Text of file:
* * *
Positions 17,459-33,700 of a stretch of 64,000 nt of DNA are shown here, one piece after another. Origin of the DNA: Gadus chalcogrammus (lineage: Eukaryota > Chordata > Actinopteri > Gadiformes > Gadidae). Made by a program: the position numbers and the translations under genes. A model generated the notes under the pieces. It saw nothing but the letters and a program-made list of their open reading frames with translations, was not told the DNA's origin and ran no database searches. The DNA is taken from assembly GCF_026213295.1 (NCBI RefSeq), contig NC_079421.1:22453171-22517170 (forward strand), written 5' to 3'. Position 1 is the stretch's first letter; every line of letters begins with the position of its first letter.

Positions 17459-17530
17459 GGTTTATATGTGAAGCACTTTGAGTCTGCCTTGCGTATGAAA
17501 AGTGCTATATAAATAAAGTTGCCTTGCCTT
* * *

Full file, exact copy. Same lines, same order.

Positions 17,459-33,700 of a stretch of 64,000 nt of DNA are shown here, one piece after another. Origin of the DNA: Gadus chalcogrammus (lineage: Eukaryota > Chordata > Actinopteri > Gadiformes > Gadidae). Made by a program: the position numbers and the translations under genes. A model generated the notes under the pieces. It saw nothing but the letters and a program-made list of their open reading frames with translations, was not told the DNA's origin and ran no database searches. The DNA is taken from assembly GCF_026213295.1 (NCBI RefSeq), contig NC_079421.1:22453171-22517170 (forward strand), written 5' to 3'. Position 1 is the stretch's first letter; every line of letters begins with the position of its first letter.

Positions 17459-17530
17459 GGTTTATATGTGAAGCACTTTGAGTCTGCCTTGCGTATGAAA
17501 AGTGCTATATAAATAAAGTTGCCTTGCCTT